Ending gerrymandering is a moral imperative, said Rev. Michael Harrison, Union Baptist Church. “Our faith calls us to stand up for justice and equality. Gerrymandering is a moral failing that must be corrected,” Harrison said. “This is about ensuring every voice is heard and every vote counts. We are united in this fight to take back our democracy.”

A single mom and business owner from Cincinnati, Desirae Futel, spoke from the perspective of an African American who has worked on nonpartisan voter education efforts for more than a decade.

“Opponents of this amendment will say anything to keep our current broken system that lets them manipulate voting districts to discriminate against Black voters,” Futel aid. “This amendment is supported by civil rights leaders like the NAACP, Ohio Unity Coalition, and Ohio Organizing Collaborative.”

O’Connor emphasized the nonpartisan nature of this movement: “This is not about party lines; it’s about fairness and integrity. Ohioans from all walks of life have come together to demand an end to gerrymandering and ensure that our voting districts are drawn by citizens, not politicians. This is a critical step in taking back the people’s house from those who have betrayed our trust.”

Earlier this month, the group announced the support of nearly 100 organizations, businesses, and thought leaders across Ohio for a constitutional amendment. The diverse coalition supporting the historic initiative includes Republicans, Independents and Democrats and is made up of business groups, nonpartisan policy groups, labor unions, civil rights organizations, and faith-based organizations representing hundreds of thousands of Ohioans across the political spectrum.

In January, a nonpartisan group of 80 business leaders called Leadership Now released an open letter endorsing the amendment.    

The movement is expected to continue to grow in the coming months leading up to the Nov. 5 election. There is no announced organized group opposing the measure.

Gerrymandering is the practice by which politicians draw political boundaries to give themselves an unfair advantage, undermining fair representation and leading to political stagnation and ineffective policy.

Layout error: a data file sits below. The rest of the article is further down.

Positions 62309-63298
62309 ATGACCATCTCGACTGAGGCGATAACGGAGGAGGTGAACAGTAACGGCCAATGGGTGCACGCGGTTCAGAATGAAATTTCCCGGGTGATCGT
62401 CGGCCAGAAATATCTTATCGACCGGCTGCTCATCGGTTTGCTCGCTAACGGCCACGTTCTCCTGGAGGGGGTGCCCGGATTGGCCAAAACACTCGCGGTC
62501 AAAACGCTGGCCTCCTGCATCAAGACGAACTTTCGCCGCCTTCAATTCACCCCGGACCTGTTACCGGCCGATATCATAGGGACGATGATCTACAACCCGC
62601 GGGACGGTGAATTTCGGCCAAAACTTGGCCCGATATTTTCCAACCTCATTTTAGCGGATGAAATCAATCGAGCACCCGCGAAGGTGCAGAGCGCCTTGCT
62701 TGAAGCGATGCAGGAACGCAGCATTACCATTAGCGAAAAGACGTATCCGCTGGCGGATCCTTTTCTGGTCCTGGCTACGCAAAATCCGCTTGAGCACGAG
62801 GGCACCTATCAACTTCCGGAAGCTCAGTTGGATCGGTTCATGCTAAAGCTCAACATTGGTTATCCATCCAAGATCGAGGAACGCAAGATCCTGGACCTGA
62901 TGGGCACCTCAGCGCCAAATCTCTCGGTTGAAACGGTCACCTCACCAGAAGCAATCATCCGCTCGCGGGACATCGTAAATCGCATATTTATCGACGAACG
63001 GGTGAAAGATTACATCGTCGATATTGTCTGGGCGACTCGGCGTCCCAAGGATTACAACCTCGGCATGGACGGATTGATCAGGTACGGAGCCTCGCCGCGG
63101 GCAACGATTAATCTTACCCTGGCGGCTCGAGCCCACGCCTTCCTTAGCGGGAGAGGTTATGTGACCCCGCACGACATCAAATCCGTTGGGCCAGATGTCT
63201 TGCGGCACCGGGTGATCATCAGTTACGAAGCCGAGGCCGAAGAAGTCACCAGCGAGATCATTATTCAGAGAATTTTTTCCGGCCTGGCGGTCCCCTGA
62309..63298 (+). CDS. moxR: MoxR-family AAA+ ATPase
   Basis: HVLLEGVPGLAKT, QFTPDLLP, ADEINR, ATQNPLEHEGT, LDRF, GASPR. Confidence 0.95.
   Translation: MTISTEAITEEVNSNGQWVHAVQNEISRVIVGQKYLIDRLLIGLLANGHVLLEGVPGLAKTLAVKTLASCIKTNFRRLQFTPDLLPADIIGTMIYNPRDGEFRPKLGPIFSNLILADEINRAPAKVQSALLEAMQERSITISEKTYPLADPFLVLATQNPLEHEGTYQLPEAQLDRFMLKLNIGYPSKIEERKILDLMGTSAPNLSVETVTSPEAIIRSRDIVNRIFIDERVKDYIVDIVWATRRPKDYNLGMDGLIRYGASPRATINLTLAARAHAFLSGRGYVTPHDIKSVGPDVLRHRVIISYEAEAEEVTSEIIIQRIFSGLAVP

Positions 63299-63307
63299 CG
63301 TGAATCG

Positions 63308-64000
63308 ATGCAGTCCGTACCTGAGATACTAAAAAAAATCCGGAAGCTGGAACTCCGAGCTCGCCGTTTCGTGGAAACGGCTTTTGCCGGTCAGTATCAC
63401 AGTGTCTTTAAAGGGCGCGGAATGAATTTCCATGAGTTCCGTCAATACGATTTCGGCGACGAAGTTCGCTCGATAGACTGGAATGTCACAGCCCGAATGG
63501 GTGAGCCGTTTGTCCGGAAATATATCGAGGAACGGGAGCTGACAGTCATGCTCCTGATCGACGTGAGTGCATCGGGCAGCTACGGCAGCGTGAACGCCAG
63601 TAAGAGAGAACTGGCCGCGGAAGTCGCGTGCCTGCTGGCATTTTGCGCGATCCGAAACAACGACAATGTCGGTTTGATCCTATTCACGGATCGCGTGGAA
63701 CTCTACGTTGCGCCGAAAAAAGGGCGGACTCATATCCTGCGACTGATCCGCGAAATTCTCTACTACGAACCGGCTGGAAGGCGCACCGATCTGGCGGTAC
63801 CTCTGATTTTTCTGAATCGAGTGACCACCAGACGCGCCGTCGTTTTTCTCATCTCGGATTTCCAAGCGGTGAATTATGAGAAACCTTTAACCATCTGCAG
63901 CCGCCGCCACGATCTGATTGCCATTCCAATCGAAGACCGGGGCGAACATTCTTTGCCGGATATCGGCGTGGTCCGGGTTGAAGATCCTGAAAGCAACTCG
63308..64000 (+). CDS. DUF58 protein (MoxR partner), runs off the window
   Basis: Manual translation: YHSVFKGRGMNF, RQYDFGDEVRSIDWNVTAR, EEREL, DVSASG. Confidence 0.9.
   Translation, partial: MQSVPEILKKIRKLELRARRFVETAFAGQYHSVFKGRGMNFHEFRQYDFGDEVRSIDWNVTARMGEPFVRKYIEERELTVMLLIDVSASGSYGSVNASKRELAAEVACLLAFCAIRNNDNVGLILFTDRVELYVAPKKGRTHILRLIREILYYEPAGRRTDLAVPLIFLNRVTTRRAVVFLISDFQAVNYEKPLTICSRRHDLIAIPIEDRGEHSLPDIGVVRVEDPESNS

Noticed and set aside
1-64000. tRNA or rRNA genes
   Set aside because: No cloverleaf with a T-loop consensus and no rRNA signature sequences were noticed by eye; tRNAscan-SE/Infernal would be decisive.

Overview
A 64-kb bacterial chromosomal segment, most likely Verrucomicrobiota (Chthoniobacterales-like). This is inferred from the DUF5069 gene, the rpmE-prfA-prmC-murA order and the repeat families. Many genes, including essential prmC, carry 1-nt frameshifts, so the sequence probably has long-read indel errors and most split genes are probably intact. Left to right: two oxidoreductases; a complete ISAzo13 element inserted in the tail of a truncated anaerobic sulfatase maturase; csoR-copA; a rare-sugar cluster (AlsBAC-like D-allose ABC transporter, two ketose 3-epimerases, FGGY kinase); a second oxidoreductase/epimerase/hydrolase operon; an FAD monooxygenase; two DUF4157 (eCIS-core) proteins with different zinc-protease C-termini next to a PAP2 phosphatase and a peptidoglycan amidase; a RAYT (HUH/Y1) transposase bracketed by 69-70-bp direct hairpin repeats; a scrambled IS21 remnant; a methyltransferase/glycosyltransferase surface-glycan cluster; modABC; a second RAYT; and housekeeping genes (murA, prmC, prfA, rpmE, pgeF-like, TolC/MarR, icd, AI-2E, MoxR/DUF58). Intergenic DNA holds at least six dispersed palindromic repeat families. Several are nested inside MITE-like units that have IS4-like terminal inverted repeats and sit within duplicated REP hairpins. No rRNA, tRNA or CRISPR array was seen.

Nationally, Ohio is recognized as one of the worst states for gerrymandering, undermining proportional representation and leading to political stagnation and ineffective policy.

More than 9 million Ohioans, or 77% of the state population, live in districts where one party has a severe advantage in the 2024 Ohio House of Representatives elections, according to an analysis by the Brennan Center for Justice at the NYU School of Law.

In addition, Ohio’s partisan map-drawing process meant that nearly half of the 99-member Ohio House lacked a competitive primary contest to nominate the likely winners for the upcoming general election, the Brennan analysis found.

The Citizens Not Politicians Amendment will:

  • Create the 15-member Ohio Citizens Redistricting Commission made up of Republican, Democratic and independent citizens who broadly represent the different geographic areas and demographics of the state.
  • Ban current or former politicians, political party officials, and lobbyists from sitting on the commission.
  • Require fair and impartial districts by making it unconstitutional to draw voting districts that discriminate against or favor any political party or individual politician.
  • Require the commission to operate under an open and independent process.

Seven other states have similar independent citizen redistricting commissions: Arizona, California, Colorado, Idaho, Michigan, Montana, and Washington. 

If approved, the new commission could draw maps that could be in place as early as the 2026 elections. For more information visit

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About Citizens Not Politicians
Citizens Not Politicians is a grassroots, nonpartisan coalition of Republican, Democrat and Independent Ohio voters and includes nearly 100 organizations, businesses, and thought leaders across Ohio supporting a constitutional amendment that will end gerrymandering in the state.